Without foliage to obstruct views, structural problems are more visible, making it easier to make pruning decisions. This also reduces damage to under story plants such as perennials and annuals.

Between growing seasons

Plants are dormant during winter. Which means fresh wounds will only be exposed for a very short length of time – just until the spring when new growth begins sealing new wounds.


On the practical side, it is easy for a homeowner to be inundated with outdoor projects in the spring and summer. So, why not reserve tree trimming for the experts!

Storing Firewood

store-fire-woodWhen storing firewood it’s important to choose the correct storage method to protect your hard work and investment. The last thing you want to do is throw it into a big pile and expect it to be ready for winter.

Lets face it, mother nature can be tough. Wood in particular is very susceptible to the elements like rain and snow.

Improperly stored wood could lead to wet, unseasoned wood that’s prone to decay. Plus, a big ole pile of wood looks pretty appealing to all sorts of animals and bugs who are looking for a place to hide……not exactly what you want.

Firewood that comes into contact with the ground is exposed to moisture and insects which increases the rate of decay. Over time this wood will become nearly useless. Moisture also increases the odds of mold growing on your firewood.

Properly stacked firewood will last a lot longer than a pile in the middle of your yard. Unless your stacking directly on concrete you should start off by laying a couple 2×4’s on the ground parallel to each other about 12-14 inches apart. 2×4’s work good because they get the wood off the ground and they are inexpensive. Wooden pallets also work good.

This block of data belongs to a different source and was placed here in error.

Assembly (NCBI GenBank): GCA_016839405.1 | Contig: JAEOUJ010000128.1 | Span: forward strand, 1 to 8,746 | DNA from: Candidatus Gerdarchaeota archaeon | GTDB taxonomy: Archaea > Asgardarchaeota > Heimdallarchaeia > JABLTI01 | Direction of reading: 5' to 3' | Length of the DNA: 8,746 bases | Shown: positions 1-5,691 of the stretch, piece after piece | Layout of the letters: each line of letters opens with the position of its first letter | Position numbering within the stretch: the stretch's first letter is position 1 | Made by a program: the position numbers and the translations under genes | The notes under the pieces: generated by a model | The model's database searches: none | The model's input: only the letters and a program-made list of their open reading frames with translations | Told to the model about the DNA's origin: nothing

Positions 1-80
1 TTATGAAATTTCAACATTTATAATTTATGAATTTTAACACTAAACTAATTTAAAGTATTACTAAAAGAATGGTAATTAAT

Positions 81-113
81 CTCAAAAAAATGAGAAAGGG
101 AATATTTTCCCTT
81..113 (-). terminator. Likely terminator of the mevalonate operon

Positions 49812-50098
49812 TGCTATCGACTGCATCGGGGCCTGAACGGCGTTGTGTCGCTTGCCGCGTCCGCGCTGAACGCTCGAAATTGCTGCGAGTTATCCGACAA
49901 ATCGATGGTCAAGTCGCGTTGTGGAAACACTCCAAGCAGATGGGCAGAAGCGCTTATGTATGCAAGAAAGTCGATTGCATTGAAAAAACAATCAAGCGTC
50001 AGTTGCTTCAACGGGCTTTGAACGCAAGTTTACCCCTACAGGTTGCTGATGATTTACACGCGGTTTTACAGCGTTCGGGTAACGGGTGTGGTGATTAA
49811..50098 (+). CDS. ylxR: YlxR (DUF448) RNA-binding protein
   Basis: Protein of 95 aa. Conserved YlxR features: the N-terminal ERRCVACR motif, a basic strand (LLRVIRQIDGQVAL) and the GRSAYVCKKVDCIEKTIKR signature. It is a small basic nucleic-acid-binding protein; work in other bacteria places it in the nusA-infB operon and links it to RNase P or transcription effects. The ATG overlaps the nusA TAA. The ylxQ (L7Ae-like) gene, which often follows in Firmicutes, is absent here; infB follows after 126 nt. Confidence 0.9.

Next, lay the wood in a row on top of the 2×4’s. Stack the wood tight together to make it stable. The row can be any length but try to limit the height to around 4 feet. Anything taller could get unstable and fall over.

If you don’t have a tree or a post on each end of the pile you will have to taper the ends back gradually to prevent an avalanche of sliding wood. Using a metal t-post pounded in the ground on each end works well and they’re fairly cheap to buy.

Stacking the wood in a criss-cross pattern, like a log cabin, works well too. It tends to be more stable that just stacking it in a row, plus it gives better air flow to the wood allowing it to dry quickly. You can use this method to make end supports to replace the metal t-posts.

If your stacking more than one row of wood, keep the rows approximately 6-12 inches apart to allow the air to flow between the stacks. If your stacking under a lean-to or near another structure, stack the wood 6-12 inches away from the structures wall to allow the air to reach the backside of the stack.

If your stack is not under a shelter you can cover the top of the stack with a tarp. Only cover the top and don’t rap the entire stack with the tarp. Air needs to flow around the wood to dry it and moisture needs to be able to escape. Wrapping the whole stack without airflow could cause mold to build up and the wood won’t season properly.